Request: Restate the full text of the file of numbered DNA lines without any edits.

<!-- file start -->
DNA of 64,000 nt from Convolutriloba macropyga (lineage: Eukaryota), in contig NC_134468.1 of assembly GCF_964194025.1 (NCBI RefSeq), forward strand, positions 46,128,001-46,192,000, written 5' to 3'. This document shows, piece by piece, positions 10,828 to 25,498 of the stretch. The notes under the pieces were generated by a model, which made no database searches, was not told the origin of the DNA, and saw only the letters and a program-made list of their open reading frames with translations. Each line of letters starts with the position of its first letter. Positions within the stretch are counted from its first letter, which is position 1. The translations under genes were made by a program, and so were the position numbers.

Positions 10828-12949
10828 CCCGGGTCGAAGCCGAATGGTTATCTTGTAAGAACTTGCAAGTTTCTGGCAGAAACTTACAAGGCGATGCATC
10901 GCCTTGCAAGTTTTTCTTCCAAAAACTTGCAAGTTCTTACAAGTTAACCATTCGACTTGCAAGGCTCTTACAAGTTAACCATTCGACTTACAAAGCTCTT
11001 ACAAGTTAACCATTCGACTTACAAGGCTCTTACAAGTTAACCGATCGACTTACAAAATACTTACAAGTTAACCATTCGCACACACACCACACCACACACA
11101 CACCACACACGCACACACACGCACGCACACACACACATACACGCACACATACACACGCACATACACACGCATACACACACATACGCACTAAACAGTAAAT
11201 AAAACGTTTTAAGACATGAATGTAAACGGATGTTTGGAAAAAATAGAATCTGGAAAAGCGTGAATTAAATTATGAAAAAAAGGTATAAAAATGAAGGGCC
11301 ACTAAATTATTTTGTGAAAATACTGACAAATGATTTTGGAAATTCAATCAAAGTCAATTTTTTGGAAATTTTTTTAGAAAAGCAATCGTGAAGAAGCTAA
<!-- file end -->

DNA of 64,000 nt from Convolutriloba macropyga (lineage: Eukaryota), in contig NC_134468.1 of assembly GCF_964194025.1 (NCBI RefSeq), forward strand, positions 46,128,001-46,192,000, written 5' to 3'. This document shows, piece by piece, positions 10,828 to 25,498 of the stretch. The notes under the pieces were generated by a model, which made no database searches, was not told the origin of the DNA, and saw only the letters and a program-made list of their open reading frames with translations. Each line of letters starts with the position of its first letter. Positions within the stretch are counted from its first letter, which is position 1. The translations under genes were made by a program, and so were the position numbers.

Positions 10828-12949
10828 CCCGGGTCGAAGCCGAATGGTTATCTTGTAAGAACTTGCAAGTTTCTGGCAGAAACTTACAAGGCGATGCATC
10901 GCCTTGCAAGTTTTTCTTCCAAAAACTTGCAAGTTCTTACAAGTTAACCATTCGACTTGCAAGGCTCTTACAAGTTAACCATTCGACTTACAAAGCTCTT
11001 ACAAGTTAACCATTCGACTTACAAGGCTCTTACAAGTTAACCGATCGACTTACAAAATACTTACAAGTTAACCATTCGCACACACACCACACCACACACA
11101 CACCACACACGCACACACACGCACGCACACACACACATACACGCACACATACACACGCACATACACACGCATACACACACATACGCACTAAACAGTAAAT
11201 AAAACGTTTTAAGACATGAATGTAAACGGATGTTTGGAAAAAATAGAATCTGGAAAAGCGTGAATTAAATTATGAAAAAAAGGTATAAAAATGAAGGGCC
11301 ACTAAATTATTTTGTGAAAATACTGACAAATGATTTTGGAAATTCAATCAAAGTCAATTTTTTGGAAATTTTTTTAGAAAAGCAATCGTGAAGAAGCTAA